Take a look at this guy. It goes to prove you can pee just about anywhere, anytime. (at least he isn't aiming INSIDE the truck)

The F-word is Universal - I am sitting here at Ruby Tuesdays and I HAD to comment for the record. Some things are too much for me as a teacher. Being a teacher is always Page 2


thinking about being a role model and thinking about my students. No kidding. Not an hour passes in the day that some random thought of my classroom goes by. It might be while I am having a beer and wondering how many of my students have already been offered alcohol by a big brother or friend. Maybe it is like NOW. I am eating and grading here because I wanted to let loose after a busy day, have a different atmosphere, and maybe even run into a babe. Anyway, the thought of my kids did not come from the papers I am grading. Ruby Tuesdays just played a rap song full of F this and F that! In a family restaurant! Now they are playing "Cleaning out my Closet" by Eminem. Holy schneikies! Yes, this is a Spanish speaking country, but the F-word is universal. The F-word issue, more like the issue of kids and bad language, comes up when I go to the movie theatre. There is little or no regulation of who goes to see a movie. I see half of my students in any given movie. It is just NOT an issue here. No wonder my students have such bad mouths. Last year one of my students regularly told me to F-off. Granted, that kid has a plethora of psychological issues that stem from a bad family environment, but the lax issues of foul English in this country do not help. All in all, businesses are out for money and there is no intermission from the public. The issues and values I teach in class are challenged every day. I take a stand on issues like this but I am not out to change the world! Nuff shared, nuff said!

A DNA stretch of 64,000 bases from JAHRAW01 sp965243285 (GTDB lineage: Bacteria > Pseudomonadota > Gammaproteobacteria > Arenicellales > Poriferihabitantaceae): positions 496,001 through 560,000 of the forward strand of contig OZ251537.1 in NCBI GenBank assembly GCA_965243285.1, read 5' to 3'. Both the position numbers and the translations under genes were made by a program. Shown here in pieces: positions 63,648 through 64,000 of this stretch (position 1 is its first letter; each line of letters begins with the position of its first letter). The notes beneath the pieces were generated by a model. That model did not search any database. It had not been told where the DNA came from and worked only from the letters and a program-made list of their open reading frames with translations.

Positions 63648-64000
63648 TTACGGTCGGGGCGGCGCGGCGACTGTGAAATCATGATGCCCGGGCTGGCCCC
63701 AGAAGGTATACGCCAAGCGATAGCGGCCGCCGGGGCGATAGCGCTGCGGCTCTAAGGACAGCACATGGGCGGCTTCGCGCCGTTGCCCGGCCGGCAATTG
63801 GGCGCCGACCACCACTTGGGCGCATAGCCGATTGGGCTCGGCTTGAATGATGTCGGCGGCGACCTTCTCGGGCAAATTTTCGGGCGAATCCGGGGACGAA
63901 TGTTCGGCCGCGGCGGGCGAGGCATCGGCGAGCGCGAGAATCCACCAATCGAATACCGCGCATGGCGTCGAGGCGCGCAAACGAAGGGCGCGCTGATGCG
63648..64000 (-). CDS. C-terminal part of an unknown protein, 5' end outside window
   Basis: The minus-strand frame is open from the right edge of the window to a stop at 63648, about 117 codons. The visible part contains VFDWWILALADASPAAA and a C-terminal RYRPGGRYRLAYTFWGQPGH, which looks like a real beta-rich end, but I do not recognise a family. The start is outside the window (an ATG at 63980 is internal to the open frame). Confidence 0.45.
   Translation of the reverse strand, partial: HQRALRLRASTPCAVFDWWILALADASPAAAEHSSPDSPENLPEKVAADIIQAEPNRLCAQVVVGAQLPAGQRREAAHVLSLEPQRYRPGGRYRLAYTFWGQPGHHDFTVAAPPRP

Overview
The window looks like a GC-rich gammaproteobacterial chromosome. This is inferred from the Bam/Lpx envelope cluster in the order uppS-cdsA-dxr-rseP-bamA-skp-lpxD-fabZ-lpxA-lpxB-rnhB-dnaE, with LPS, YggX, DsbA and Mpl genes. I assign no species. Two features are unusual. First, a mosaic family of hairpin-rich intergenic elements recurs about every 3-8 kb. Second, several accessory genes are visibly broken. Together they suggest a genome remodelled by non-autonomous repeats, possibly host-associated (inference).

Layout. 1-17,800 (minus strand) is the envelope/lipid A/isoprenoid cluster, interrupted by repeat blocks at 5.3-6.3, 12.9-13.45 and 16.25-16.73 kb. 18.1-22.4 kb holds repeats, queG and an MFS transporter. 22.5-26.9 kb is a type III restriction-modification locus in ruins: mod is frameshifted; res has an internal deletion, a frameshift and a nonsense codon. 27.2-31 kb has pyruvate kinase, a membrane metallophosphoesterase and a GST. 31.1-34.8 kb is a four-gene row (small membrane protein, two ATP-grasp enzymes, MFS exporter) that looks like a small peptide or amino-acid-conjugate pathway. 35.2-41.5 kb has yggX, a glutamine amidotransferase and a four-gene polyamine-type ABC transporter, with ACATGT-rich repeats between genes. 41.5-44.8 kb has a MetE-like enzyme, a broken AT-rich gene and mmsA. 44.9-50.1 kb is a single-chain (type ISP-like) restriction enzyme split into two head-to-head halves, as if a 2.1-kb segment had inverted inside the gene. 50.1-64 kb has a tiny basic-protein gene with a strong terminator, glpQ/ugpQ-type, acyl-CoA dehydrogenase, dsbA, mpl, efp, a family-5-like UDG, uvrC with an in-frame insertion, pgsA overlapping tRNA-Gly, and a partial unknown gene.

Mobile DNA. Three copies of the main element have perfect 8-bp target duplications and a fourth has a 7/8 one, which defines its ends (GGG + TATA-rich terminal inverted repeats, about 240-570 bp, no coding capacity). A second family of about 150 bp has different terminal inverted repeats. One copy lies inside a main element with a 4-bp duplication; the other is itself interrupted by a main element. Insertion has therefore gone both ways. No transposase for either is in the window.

Part of the Chicken Bus Experience

I had a friend that was doing field work in the mountain communities of Yoro. His trip to San Pedro Sula started with a two hour hike down the mountain to one of the many country roads leading to the highway. He would then hitch a ride on a passing pick-up truck to the highway. Once he got to the highway he would wait with a local crowd of people at one of the chicken bus stops. Chicken buses stop for any single person that needs a ride into the city. The bus is a modified school bus. Basically, when a bus is bought in the States they take all of the seats out and weld the seats back in closer than they were originally. Each bus can then pack people in three to a seat and standing in the aisles. The bus was packed when he got on, but that was normal. What he did not expect was on the mountain curve halfway through the 3-hour trip. Another chicken bus had pulled up behind them on the road. This posed a threat to my friend's bus. If the other bus got in front, it would be able to pick up any waiting fares first. That would mean loss of income. Before the curve, the other bus pulled in front of his bus and slowed down for the curve. My friend's driver decided it was time to forget the curve or the possible on-coming traffic. He pulled up alongside the other bus headed towards the curve. Page 3

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StSometimes is a semi-monthly newsletter about life as an overseas teacher.